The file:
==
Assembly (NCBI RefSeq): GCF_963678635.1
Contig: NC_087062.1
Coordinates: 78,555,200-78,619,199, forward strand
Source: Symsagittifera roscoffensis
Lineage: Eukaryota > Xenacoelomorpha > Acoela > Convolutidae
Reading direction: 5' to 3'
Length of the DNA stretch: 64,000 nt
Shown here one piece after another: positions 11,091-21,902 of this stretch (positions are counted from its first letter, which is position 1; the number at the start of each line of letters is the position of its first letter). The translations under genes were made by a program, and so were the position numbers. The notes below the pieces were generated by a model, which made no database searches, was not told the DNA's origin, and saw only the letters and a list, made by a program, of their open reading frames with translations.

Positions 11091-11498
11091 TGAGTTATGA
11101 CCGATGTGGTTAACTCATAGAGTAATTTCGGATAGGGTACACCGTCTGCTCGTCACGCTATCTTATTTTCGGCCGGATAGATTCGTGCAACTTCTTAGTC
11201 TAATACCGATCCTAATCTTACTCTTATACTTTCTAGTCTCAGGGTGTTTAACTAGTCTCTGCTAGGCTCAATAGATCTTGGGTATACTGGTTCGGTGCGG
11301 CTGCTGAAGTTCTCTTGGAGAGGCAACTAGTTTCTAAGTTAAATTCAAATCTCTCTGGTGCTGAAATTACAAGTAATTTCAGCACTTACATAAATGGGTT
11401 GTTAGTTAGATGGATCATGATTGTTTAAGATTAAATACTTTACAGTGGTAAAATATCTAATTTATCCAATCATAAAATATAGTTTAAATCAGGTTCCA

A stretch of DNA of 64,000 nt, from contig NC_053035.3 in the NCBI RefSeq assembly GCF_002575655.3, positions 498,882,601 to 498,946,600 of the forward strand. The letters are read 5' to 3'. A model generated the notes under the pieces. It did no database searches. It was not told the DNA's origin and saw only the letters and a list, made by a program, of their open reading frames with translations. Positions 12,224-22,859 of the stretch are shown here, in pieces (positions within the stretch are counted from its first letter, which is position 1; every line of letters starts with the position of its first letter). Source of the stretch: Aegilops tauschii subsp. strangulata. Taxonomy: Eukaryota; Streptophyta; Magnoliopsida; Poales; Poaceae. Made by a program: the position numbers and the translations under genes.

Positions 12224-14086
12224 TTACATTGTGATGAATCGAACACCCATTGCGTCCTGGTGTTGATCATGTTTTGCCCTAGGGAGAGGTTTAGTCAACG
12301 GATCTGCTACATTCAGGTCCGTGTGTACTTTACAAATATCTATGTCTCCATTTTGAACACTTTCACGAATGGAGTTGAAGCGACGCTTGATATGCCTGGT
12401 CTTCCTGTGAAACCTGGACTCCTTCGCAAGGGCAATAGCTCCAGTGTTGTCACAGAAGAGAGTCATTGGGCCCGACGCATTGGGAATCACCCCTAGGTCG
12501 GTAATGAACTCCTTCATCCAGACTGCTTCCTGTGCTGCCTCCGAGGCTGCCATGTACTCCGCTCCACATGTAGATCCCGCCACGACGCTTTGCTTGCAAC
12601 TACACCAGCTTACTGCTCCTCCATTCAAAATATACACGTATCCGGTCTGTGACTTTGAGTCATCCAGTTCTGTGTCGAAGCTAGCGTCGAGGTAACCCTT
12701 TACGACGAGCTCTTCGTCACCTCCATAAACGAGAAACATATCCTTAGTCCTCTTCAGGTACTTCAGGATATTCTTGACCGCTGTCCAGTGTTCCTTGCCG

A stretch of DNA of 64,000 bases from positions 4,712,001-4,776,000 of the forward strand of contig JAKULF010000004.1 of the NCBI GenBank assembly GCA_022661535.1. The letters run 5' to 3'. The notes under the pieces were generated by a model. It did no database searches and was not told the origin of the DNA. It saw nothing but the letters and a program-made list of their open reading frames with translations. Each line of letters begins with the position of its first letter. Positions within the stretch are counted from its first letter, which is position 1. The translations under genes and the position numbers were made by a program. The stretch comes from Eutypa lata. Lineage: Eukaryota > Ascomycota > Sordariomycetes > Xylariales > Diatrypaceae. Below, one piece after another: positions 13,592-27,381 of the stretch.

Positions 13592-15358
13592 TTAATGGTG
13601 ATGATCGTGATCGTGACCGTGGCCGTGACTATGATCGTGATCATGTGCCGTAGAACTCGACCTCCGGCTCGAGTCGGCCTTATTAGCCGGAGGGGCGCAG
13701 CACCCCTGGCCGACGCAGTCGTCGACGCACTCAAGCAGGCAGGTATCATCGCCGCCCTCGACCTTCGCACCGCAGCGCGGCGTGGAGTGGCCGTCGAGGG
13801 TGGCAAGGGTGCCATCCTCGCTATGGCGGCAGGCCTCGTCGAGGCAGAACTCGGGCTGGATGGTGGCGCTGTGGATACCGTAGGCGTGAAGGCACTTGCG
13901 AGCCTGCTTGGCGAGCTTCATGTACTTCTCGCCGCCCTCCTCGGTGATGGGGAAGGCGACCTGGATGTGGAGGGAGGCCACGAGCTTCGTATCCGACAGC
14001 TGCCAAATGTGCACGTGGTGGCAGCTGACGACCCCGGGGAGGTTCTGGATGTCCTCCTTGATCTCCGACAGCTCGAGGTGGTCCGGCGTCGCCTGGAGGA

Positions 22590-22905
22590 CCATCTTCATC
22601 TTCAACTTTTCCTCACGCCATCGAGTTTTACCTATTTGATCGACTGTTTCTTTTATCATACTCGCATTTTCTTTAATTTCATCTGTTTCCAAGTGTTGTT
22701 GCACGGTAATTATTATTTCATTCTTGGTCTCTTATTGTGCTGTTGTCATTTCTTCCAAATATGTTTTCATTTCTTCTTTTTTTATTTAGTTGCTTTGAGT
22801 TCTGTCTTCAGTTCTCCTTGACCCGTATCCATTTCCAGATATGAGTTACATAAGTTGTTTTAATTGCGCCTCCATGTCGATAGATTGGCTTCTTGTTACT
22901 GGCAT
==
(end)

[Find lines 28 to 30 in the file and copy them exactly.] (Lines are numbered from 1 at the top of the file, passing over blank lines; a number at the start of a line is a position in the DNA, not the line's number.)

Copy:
13801 TGGCAAGGGTGCCATCCTCGCTATGGCGGCAGGCCTCGTCGAGGCAGAACTCGGGCTGGATGGTGGCGCTGTGGATACCGTAGGCGTGAAGGCACTTGCG
13901 AGCCTGCTTGGCGAGCTTCATGTACTTCTCGCCGCCCTCCTCGGTGATGGGGAAGGCGACCTGGATGTGGAGGGAGGCCACGAGCTTCGTATCCGACAGC
14001 TGCCAAATGTGCACGTGGTGGCAGCTGACGACCCCGGGGAGGTTCTGGATGTCCTCCTTGATCTCCGACAGCTCGAGGTGGTCCGGCGTCGCCTGGAGGA